Parting the South China Sea

How to Uphold the Rule of Law

Repo men: Chinese soldiers standing guard in the Spratly Islands, February 2016  STRINGER / REUTERS

July 12, 2016, marked a turning point in the long-standing disputes over the South China Sea. After more than three years of proceedings at the Permanent Court of Arbitration, an international body in The Hague, a tribunal constituted under the UN Convention on the Law of the Sea (UNCLOS) issued a widely anticipated decision in a case the Philippines brought in 2013 to challenge China’s maritime claims to most of the contested waterway.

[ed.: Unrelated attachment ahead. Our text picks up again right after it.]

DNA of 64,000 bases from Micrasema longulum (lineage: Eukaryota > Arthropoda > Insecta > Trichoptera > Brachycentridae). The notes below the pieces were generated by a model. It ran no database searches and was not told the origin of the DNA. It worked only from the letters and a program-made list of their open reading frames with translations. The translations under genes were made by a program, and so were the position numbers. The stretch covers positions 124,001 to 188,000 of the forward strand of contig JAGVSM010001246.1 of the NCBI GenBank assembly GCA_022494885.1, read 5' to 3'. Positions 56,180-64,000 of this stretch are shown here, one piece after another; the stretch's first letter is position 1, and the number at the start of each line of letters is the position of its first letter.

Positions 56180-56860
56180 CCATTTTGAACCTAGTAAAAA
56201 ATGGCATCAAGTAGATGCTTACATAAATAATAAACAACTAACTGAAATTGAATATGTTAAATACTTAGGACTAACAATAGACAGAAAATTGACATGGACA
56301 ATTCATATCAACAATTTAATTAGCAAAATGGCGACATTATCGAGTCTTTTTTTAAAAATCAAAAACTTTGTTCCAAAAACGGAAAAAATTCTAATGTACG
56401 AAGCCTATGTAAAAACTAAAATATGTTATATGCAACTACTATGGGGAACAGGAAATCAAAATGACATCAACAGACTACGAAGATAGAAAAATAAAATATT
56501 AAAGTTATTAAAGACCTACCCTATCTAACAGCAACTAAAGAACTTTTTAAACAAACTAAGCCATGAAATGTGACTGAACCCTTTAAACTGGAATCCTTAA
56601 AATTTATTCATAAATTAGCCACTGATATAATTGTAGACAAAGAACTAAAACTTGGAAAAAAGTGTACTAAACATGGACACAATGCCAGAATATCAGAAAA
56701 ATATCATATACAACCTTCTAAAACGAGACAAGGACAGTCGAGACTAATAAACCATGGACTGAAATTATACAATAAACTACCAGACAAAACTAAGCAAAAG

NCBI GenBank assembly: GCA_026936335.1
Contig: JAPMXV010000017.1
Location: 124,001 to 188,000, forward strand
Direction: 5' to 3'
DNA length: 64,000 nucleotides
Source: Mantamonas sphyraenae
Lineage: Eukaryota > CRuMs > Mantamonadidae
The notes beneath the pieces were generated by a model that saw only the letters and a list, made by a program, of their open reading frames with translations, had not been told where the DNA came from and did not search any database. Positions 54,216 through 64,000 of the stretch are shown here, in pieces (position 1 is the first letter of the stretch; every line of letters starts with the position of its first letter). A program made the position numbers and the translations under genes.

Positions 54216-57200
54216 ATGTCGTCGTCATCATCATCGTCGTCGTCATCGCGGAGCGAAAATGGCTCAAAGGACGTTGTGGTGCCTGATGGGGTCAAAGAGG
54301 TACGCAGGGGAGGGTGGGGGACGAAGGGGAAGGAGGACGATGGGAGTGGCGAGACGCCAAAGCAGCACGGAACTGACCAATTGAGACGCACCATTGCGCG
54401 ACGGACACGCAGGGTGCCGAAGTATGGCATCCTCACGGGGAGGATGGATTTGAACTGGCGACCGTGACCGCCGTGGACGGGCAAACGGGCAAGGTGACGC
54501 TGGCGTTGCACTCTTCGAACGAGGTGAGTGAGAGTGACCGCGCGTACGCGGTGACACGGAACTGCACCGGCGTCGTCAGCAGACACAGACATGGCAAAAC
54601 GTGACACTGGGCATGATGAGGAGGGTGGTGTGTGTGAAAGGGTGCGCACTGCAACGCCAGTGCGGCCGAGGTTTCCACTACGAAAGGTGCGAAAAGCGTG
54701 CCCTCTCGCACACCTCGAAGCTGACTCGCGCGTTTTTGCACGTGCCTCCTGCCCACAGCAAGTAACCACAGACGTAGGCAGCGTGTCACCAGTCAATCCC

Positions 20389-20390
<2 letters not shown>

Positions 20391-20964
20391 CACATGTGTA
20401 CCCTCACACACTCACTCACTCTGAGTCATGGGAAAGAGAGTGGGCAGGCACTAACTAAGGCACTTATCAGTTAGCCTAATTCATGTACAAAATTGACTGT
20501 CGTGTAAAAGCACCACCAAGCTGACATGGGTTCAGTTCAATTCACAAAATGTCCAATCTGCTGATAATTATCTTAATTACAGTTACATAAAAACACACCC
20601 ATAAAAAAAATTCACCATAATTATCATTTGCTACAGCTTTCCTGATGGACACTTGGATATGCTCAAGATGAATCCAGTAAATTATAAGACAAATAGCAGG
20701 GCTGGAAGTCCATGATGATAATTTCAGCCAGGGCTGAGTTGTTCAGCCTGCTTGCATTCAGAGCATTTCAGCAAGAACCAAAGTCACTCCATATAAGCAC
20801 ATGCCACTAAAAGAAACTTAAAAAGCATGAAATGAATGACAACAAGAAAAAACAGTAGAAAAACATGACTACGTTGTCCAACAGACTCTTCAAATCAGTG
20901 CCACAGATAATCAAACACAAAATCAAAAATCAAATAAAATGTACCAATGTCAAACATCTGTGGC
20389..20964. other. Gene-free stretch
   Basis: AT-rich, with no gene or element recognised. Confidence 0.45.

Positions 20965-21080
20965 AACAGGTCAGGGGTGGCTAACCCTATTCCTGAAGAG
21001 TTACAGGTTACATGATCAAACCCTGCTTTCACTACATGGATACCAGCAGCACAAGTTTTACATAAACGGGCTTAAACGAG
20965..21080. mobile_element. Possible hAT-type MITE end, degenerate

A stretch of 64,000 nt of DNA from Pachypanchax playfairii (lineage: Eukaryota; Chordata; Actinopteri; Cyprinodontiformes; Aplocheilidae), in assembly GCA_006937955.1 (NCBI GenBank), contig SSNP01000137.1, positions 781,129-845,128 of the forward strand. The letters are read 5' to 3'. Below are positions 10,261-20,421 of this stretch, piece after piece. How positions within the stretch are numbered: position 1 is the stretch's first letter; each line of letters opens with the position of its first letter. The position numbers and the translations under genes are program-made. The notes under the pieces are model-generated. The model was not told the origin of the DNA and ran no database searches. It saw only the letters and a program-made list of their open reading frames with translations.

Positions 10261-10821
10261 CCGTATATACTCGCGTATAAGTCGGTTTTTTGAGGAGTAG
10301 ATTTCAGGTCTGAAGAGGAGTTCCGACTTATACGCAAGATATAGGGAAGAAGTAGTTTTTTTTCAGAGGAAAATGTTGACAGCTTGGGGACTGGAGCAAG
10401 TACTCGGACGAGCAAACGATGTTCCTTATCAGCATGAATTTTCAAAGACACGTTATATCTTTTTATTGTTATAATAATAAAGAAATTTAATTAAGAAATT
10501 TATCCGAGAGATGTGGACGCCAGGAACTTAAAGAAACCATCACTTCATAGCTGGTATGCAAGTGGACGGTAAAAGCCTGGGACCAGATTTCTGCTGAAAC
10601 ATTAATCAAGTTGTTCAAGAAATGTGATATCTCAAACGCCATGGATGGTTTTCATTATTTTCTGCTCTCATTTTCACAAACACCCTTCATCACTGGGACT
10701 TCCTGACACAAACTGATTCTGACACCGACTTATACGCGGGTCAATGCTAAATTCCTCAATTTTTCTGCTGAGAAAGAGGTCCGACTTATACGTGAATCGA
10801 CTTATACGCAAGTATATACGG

Many observers had expected the tribunal to rule in Manila’s favor. They’d also expected China to reject the tribunal’s decision, since Beijing, a signatory to the convention, has long opposed the proceedings and had warned that it would not abide by the judgment. But few anticipated a ruling as definitive as the one ultimately handed down. The tribunal ruled in favor of the Philippines on almost every count, declaring nearly all of China’s maritime claims

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